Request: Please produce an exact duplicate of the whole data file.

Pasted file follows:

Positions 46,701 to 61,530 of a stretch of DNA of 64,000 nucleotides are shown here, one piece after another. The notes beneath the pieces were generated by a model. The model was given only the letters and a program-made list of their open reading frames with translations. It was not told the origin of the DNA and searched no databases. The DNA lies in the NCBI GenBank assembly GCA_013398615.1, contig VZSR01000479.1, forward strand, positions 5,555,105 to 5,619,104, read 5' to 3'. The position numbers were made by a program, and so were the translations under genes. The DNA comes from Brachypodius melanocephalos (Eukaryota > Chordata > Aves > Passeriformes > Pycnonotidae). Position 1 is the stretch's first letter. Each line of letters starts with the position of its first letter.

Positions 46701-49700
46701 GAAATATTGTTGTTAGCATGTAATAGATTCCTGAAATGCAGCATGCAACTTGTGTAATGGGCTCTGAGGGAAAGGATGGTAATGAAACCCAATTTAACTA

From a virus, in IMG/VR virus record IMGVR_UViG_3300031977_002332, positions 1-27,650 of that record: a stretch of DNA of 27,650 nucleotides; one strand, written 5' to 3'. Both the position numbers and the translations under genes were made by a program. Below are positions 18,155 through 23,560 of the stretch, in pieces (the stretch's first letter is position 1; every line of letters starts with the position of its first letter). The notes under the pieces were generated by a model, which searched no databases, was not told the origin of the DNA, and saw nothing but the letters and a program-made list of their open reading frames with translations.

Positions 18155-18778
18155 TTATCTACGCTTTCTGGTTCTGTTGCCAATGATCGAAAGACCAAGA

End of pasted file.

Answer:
Positions 46,701 to 61,530 of a stretch of DNA of 64,000 nucleotides are shown here, one piece after another. The notes beneath the pieces were generated by a model. The model was given only the letters and a program-made list of their open reading frames with translations. It was not told the origin of the DNA and searched no databases. The DNA lies in the NCBI GenBank assembly GCA_013398615.1, contig VZSR01000479.1, forward strand, positions 5,555,105 to 5,619,104, read 5' to 3'. The position numbers were made by a program, and so were the translations under genes. The DNA comes from Brachypodius melanocephalos (Eukaryota > Chordata > Aves > Passeriformes > Pycnonotidae). Position 1 is the stretch's first letter. Each line of letters starts with the position of its first letter.

Positions 46701-49700
46701 GAAATATTGTTGTTAGCATGTAATAGATTCCTGAAATGCAGCATGCAACTTGTGTAATGGGCTCTGAGGGAAAGGATGGTAATGAAACCCAATTTAACTA

From a virus, in IMG/VR virus record IMGVR_UViG_3300031977_002332, positions 1-27,650 of that record: a stretch of DNA of 27,650 nucleotides; one strand, written 5' to 3'. Both the position numbers and the translations under genes were made by a program. Below are positions 18,155 through 23,560 of the stretch, in pieces (the stretch's first letter is position 1; every line of letters starts with the position of its first letter). The notes under the pieces were generated by a model, which searched no databases, was not told the origin of the DNA, and saw nothing but the letters and a program-made list of their open reading frames with translations.

Positions 18155-18778
18155 TTATCTACGCTTTCTGGTTCTGTTGCCAATGATCGAAAGACCAAGA